Friday, February 10, 2023

REVIEW: 'Shrinking' - Jimmy Demands His Patients Make Progress While Paul Struggles to Be Honest With His Daughter in 'Potatoes'

AppleTV+'s Shrinking - Episode 1.04 "Potatoes"

As things spiral at work, Jimmy confronts Liz for interfering in his life. Paul struggles with whether to tell his daughter his diagnosis.

"Potatoes" was written by Rachna Fruchbom and directed by James Ponsoldt

Two cars drive to work with two passengers each. In one, it's simply two colleagues who understand it's safer to travel this way. They have a blast rocking out to Sugar Ray's "Every Morning." In the other, it's a therapist and his patient who are unexpectedly living together. Sean questions why they had to come to the office to have a session. Jimmy makes a joke about his notepad being there. And yet, it's an absolutely valid concern. Jimmy no longer has the boundary to be understood solely as a therapist. He can't dig deeper into what makes Sean tick because he interacts with him outside the office. Their friendship is compromised in that way. Jimmy understands he needs to know what Sean endured during his military service. That's more than likely at the root of his violent outbursts. Sean is reluctant to talk about it. It's Jimmy's responsibility to know when to push his patient and when to let him steer the conversation. Right now, Jimmy can't do that. Instead, he's pressuring all of his patients into making progress in their respective lives. He needs that from them. He's frustrated when that doesn't happen. It often leaves his patients confused as well. Grace was in therapy for a reason. She took a meaningful step. Jimmy was a part of that decision. It happened in a professional setting. And then, he saw her backslide in the real world. He caught her with her abusive husband. He's now leaving numerous voicemails demanding her to explain herself. He can't allow her to make these mistakes. He demands better of her. He takes it personally. He views this entire day as miserable because of his patients' actions. He doesn't really take accountability for his own role in the dysfunction. People try to give him opportunities to react in the appropriate way. Sometimes they don't fairly judge how much he can handle. Alice is willing to talk with Gaby about losing her virginity. Gaby assumes Jimmy can handle that information. Instead, he lashes out at Liz for letting it happen. He views her son as taking advantage of his daughter. Of course, that's not what happened at all. They both acted responsibly. Becoming sexually active isn't something they should be shamed for. It doesn't totally warrant the praise some heap onto the situation. It's simply a matter of life. It further depicts how Alice is growing up. Of course, Jimmy should be concerned about Sean being in the house. He refuses to see the temptation that puts in front of Alice. He doesn't understand teenage girls and their crushes. Liz and Gaby do. In fact, it's so refreshing to see them become friends. That's more rewarding than their posturing as the better influence on Alice. They are both so much better than Jimmy. Sometimes they need to be recognized as such. Jimmy is grateful for all that they've done. They've simply now put a thought in his head that he can't get out.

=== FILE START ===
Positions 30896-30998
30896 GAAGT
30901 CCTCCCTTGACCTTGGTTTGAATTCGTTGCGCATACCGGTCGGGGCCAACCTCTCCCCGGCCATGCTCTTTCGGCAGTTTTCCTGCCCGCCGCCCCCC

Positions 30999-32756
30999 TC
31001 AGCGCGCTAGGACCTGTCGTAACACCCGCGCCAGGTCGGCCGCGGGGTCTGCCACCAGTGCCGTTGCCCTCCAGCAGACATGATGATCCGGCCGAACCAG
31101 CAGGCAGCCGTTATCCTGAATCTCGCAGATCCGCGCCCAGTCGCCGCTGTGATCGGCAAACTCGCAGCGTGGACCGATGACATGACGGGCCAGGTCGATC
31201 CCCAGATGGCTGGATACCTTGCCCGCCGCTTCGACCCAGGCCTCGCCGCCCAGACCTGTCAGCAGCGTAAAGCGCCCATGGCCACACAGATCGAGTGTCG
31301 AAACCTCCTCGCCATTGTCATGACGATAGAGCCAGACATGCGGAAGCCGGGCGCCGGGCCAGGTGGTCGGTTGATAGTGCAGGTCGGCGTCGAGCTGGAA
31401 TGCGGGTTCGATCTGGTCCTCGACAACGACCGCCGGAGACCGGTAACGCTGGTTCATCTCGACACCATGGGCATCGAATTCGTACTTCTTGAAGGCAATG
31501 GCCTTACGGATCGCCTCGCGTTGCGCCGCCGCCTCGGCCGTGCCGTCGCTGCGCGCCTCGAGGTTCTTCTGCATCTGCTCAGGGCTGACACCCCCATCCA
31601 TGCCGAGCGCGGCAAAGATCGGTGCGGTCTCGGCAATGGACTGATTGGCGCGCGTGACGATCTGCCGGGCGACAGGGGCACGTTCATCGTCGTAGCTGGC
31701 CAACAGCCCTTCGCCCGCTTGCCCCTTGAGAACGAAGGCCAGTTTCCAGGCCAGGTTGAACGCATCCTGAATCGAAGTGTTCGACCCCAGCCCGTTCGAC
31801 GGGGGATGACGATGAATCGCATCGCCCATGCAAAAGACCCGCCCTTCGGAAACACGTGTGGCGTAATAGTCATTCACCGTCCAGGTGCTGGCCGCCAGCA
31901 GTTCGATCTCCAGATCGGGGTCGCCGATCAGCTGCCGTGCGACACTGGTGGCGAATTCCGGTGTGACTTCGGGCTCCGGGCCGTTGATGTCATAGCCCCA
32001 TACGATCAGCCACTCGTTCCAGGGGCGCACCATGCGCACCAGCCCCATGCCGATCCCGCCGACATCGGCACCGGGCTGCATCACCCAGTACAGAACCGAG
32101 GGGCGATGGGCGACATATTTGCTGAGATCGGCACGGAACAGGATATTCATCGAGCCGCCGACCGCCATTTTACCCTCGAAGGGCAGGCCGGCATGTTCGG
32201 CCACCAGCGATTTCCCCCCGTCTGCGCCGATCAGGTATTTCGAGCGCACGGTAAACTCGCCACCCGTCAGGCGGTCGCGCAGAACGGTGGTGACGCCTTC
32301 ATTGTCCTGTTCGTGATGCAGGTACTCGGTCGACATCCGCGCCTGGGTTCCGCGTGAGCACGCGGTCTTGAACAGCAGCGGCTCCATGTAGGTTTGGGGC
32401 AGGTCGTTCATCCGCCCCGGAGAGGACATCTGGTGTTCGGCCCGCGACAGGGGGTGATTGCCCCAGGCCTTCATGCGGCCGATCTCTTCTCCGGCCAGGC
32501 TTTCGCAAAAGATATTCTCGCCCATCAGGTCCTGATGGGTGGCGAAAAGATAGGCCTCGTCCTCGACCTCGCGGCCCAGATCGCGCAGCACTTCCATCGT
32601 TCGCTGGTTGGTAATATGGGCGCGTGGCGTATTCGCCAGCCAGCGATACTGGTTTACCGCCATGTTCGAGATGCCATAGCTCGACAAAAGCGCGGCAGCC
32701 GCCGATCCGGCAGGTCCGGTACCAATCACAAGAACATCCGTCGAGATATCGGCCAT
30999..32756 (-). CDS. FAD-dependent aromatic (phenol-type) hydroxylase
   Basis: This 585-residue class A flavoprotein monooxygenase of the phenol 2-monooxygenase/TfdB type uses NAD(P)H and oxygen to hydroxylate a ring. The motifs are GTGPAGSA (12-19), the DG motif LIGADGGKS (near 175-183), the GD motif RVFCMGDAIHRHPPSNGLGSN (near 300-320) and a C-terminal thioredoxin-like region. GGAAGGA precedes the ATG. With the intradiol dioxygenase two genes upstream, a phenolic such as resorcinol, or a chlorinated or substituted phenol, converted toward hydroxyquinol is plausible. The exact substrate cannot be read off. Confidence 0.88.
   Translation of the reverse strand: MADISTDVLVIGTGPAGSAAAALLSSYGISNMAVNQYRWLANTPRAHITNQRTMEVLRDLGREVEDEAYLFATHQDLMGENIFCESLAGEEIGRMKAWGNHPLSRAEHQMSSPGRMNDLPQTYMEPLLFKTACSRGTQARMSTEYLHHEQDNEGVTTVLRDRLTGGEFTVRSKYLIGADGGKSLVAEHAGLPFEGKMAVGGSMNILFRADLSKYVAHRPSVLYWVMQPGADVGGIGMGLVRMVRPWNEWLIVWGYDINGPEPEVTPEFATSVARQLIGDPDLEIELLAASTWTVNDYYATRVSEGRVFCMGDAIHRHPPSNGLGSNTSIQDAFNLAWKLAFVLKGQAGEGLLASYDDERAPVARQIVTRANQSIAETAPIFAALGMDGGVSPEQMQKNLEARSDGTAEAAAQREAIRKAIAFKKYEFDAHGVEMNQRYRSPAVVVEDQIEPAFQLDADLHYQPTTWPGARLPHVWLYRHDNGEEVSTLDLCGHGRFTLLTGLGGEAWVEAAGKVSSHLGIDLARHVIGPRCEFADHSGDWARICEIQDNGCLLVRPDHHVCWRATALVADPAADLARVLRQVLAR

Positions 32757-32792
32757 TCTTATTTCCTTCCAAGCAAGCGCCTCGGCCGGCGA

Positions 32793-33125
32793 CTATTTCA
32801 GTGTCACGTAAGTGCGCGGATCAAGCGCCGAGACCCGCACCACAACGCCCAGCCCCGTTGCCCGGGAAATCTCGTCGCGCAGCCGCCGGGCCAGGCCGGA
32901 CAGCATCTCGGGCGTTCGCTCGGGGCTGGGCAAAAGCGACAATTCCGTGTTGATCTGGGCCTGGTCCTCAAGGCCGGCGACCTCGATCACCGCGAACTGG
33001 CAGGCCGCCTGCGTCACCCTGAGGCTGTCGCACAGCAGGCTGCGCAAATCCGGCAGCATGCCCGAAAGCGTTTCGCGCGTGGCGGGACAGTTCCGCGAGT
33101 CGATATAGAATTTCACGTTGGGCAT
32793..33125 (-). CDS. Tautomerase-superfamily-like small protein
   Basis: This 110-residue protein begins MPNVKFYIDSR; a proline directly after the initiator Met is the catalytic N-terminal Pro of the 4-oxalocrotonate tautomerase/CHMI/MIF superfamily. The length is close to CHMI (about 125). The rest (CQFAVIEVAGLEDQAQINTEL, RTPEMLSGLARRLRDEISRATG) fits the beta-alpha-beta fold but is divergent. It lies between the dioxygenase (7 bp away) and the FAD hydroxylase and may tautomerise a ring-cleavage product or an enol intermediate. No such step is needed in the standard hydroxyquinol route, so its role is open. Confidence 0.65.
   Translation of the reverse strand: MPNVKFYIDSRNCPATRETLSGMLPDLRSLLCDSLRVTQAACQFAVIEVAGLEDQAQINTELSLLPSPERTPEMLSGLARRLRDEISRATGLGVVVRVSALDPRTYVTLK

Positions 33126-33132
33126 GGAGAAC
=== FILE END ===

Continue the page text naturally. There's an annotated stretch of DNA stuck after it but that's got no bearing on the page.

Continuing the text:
Elsewhere, Paul receives a brief visit from his daughter, Meg. He has long had a strained relationship with her because she moved away with her mother after the divorce. They exchange plenty of pleasantries. However, their relationship doesn't seem defined by talking about anything real. Meg asks about his health mostly because it's the polite and expected thing to do. He declares himself as fine because it's the noble action to take. That's not necessarily healthy. Brian wants to analyze that decision. He believes he has experience in the matter because he has helped many clients with estate planning. His rationale doesn't ring true for Paul. The therapist aims to maintain his privacy. That's simply who he is. He's reluctant to ask for help or admit that anything is wrong. He doesn't care what others think. Of course, he's in a profession where people come to him with problems. He is asked to offer an opinion and help guide people through their issues. He doesn't want to carry that work into his other relationships. He's upset that Jimmy is breaking his professional ethics. He can only talk down to him so many times. He knows how inappropriate his recent actions are. Jimmy has to address them with maturity. That's the only way he is going to help his patients. Jimmy doesn't have the capacity to do so. Paul doesn't intervene on behalf of the patients. The behavior is allowed to continue. That includes a case of emotional transference with Wally. She is spiraling with her OCD and trying to justify her behavior. Jimmy tries telling her that she's great. She tries to kiss him. Jimmy doesn't know how to respond. In fact, he repeats the same action that caused the confusion in the first place. He doesn't quickly learn from his mistakes. It's simply awkward. He suddenly doesn't have the training to know what to do. He wants to act as if it's not a big deal. It absolutely is. He can no longer effectively help her. But again, the argument can be made that he isn't helping anyone right now. That's a tragic central arc for the series. It presents a protagonist who is disruptive to everything he touches. He still has to be a compelling figure. The situation has to provide more than Paul's disdain and sarcastic comebacks. Paul knows it's best to keep Jimmy removed from his personal life. Not everyone can make that choice though. Gaby and Liz have to interact with him to also look out for Alice. Sure, they have their own issues as well. Some of those can be solved simply from drinking. Jimmy can be a decent hang briefly. He still retreats to what he believes is working. As such, he isn't all that different from Paul. The two can learn from each other. It's more one-sided because Jimmy needs a ton of help. It's also fascinating to see the show better balance the comedy and drama elements. That makes this episode an improvement while still aspiring for more dimension in the core narrative.